Discovery Island-based First Nation is in active discussions with two companies specialising in sustainable land-based salmon farming.
The Tla’amin Nation, a self-governing modern treaty nation in British Columbia’s Qathet region, has outlined plans to establish land-based aquaculture on the grounds of the defunct Catalyst Paper Tis’kwat mill.
This landmark decision emerges in the wake of the Canadian government’s decision to ban netpen salmon farming in the Discovery Islands, an area encompassing traditional Tla’amin territory.
The Catalyst mill, which began its operations in 1912, became the first newsprint mill in western Canada. At its peak, one in 25 global newspapers were printed on paper produced at this facility. However, Paper Excellence, its parent company, announced the permanent closure of the mill’s operations in August this year.
“The Tla’amin Nation views this as a generational opportunity to address the toxic legacy of the mill and restore its role in the regional ecosystem as habitat for ǰɛnx’ (fish),” a spokesperson for the Nation told SalmonBusiness by email.
“The Tla’amin Nation was forcibly removed from their principal settlement of Tisk’at in the late 1880s. The river adjacent to the Tla’amin settlement was dammed, eradicating one of the richest salmon runs on the south coast of BC upon which the Tla’amin people relied.”
The Nation’s vision is a land-based aquaculture facility that can potentially replace the capacity of five open-pen fish farms, according to the statement seen by SalmonBusiness.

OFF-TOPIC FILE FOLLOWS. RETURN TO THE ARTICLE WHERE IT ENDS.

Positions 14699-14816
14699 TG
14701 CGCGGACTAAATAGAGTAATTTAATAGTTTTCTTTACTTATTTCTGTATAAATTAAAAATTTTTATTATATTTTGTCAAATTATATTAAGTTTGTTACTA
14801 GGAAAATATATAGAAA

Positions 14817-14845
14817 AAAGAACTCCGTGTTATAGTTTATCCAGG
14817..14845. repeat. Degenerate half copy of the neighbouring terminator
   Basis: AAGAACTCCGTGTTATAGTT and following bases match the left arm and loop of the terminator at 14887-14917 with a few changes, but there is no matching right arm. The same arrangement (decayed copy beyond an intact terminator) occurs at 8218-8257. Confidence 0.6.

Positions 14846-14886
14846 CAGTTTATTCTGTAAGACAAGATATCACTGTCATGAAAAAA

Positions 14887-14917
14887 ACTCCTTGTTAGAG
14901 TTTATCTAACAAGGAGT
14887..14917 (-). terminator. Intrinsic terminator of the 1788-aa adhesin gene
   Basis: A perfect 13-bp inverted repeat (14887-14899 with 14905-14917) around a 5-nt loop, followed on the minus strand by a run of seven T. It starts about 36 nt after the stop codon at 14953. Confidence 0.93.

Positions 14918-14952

“Salmon was an important part of T’iskwat past and will be an integral part of T’iskwat’s future,” said Tla’amin Executive Councillor Erik Blaney.
The Nation is conducting a detailed environmental site assessment of the Catalyst Paper site to determine feasibility for aquaculture and is in active discussion with two companies specialising in sustainable land-based salmon farming, according to the statement.
Earlier this year, former Fisheries Minister Joyce Murray denied license renewals for Mowi, Cermaq, and Grieg’s salmon farms operating in the Discovery Islands. These licenses represented over 24 percent of BC’s salmon farming output, equivalent to roughly 20,000 metric tons.
In a recent joint statement with BC’s Qathet Regional District, the Tla’amin Nation emphasized that their modern treaty guarantees specific claims to the mill site. Formal negotiations with the Canadian government are already in progress.
Though the mill’s owners have acknowledged discussions with potential buyers, details remain under wraps.